Memorial Day barbecues might feel a little more usual than last year as 50% of American adults are fully vaccinated, and United States coronavirus cases drop.
“If you are vaccinated, you’re safe, and you can enjoy your Memorial Day,” said the director of Centers for Disease Control and Prevention, Rochelle Walensky, on Wednesday. “If you’re not vaccinated, you remain at risk of infection. Our guidance has not changed for you. You still need to take other precautions and wear masks.”
The federal holiday, which celebrates military personnel who died in service, is seen as the official start to grilling and summer season.
According to a report by Hearth, Patio and Barbecue Association, 60% of grill owners plan to fire up the grill this week. July 4th is the most famous grilling day, with 70% planning to barbecue.
Handling raw meat can be tricky, and cooking it inadequately can be deadly.
“Cooking food thoroughly and dealing with it correctly is extremely important,” the administrator with the USDA’s Food Safety and Inspection Service told CNN International. “The food produced is not sterilized… People want to cook raw food at home. If you make it at home, you should know that there are some risks associated with it.”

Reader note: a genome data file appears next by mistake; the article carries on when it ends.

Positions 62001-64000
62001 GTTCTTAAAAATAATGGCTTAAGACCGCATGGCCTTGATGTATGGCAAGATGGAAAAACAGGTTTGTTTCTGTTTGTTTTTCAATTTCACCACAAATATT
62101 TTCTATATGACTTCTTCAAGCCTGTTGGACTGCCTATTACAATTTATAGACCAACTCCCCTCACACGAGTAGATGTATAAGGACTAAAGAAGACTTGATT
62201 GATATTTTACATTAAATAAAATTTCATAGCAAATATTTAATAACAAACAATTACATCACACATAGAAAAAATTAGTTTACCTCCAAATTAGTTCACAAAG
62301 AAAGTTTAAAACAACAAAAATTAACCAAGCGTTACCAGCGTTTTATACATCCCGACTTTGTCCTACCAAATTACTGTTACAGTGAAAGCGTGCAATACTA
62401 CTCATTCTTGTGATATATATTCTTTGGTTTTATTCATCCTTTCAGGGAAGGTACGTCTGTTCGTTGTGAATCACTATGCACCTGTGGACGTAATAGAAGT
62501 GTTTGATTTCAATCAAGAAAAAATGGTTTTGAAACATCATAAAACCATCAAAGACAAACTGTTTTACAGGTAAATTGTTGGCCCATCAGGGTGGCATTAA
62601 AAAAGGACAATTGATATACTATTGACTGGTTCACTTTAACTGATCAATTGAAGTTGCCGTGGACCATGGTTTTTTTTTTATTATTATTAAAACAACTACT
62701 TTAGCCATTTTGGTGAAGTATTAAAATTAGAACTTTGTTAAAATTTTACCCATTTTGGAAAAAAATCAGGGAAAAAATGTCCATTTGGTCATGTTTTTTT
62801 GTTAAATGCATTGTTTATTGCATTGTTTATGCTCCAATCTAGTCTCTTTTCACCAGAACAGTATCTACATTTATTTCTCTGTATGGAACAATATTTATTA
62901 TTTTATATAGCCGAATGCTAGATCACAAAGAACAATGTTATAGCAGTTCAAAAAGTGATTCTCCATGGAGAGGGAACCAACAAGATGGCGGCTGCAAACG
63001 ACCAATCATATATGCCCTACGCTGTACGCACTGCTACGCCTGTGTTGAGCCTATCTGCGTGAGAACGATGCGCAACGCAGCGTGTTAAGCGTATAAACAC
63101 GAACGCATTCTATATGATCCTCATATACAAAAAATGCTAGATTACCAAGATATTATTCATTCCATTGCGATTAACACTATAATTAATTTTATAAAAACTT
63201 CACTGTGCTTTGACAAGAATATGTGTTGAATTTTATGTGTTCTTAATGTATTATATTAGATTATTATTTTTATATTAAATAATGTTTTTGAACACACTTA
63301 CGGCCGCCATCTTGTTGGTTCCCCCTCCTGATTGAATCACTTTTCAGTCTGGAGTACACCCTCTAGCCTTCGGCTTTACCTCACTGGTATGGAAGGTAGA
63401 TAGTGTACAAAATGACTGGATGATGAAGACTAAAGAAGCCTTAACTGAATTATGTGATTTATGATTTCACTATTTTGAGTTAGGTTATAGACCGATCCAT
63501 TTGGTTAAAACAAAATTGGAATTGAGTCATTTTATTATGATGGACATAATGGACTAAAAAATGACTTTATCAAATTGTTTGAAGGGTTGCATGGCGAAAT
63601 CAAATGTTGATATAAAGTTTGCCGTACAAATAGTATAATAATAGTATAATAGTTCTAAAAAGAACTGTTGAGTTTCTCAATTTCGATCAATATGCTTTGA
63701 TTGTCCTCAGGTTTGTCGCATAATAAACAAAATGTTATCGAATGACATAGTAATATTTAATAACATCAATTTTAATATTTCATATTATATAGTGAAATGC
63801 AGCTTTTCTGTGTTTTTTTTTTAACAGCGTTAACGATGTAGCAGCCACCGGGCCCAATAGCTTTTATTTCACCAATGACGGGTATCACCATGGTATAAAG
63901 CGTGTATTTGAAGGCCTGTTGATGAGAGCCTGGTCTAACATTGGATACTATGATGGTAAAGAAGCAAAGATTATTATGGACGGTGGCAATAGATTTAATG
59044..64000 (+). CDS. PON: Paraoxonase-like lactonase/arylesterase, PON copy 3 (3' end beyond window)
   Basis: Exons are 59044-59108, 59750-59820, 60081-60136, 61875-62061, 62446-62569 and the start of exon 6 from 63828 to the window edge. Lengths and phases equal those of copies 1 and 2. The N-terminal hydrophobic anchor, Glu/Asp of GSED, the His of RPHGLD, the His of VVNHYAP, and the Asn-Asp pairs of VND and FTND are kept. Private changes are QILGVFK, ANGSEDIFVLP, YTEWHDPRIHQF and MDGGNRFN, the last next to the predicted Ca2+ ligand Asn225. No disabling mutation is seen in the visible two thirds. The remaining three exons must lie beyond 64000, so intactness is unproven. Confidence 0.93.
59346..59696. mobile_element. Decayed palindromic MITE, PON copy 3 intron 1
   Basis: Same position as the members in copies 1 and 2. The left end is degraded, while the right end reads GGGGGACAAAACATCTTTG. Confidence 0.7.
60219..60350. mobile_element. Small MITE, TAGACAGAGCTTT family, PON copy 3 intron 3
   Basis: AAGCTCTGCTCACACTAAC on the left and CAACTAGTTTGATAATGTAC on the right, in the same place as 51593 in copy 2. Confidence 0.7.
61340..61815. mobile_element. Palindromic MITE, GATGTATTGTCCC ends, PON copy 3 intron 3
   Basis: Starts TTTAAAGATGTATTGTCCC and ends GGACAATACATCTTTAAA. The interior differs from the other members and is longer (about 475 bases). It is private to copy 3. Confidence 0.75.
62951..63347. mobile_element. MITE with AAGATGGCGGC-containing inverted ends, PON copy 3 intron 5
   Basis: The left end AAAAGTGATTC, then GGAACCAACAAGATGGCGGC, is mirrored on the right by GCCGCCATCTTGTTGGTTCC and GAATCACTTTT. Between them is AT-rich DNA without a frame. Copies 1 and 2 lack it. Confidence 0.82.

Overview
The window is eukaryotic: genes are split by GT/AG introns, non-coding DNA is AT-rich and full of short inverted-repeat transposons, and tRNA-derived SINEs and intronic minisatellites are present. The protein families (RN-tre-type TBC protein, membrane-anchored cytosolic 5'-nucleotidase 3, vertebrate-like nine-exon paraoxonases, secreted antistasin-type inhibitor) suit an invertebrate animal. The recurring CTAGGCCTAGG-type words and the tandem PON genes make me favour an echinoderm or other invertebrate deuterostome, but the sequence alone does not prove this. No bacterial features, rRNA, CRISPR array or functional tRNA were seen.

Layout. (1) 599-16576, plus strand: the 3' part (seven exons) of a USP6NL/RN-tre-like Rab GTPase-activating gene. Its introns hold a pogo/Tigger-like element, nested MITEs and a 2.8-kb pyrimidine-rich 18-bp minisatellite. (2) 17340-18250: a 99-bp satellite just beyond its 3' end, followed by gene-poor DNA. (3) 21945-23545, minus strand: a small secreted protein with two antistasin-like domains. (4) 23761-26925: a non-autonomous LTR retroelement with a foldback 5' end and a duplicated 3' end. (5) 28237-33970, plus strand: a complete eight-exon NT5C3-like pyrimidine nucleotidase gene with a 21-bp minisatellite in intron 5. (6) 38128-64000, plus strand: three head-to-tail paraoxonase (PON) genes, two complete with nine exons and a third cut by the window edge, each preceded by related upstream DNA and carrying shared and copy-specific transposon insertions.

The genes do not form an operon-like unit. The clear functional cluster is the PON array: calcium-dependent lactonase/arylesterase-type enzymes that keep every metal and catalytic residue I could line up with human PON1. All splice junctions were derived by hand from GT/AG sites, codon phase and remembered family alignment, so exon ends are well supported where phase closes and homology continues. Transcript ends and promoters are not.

When grilling raw meat, there are several steps you can take to avoid getting food poisoning, particularly with E. coli, which can cause bloody diarrhoea, abdominal cramps and dehydration four to five days after exposure- and possibly kidney failure in children in 5 years old, the Centers for Disease Control and Prevention says.
“Memorial Day marks the beginning of summer fun and warmer weather,” USDA’s Deputy Under Secretary for Food Safety, Sandra Eskin, said in a news release. “Follow food safety guidelines like thoroughly cooking your food, washing your hands, and checking food temperature with a thermometer.”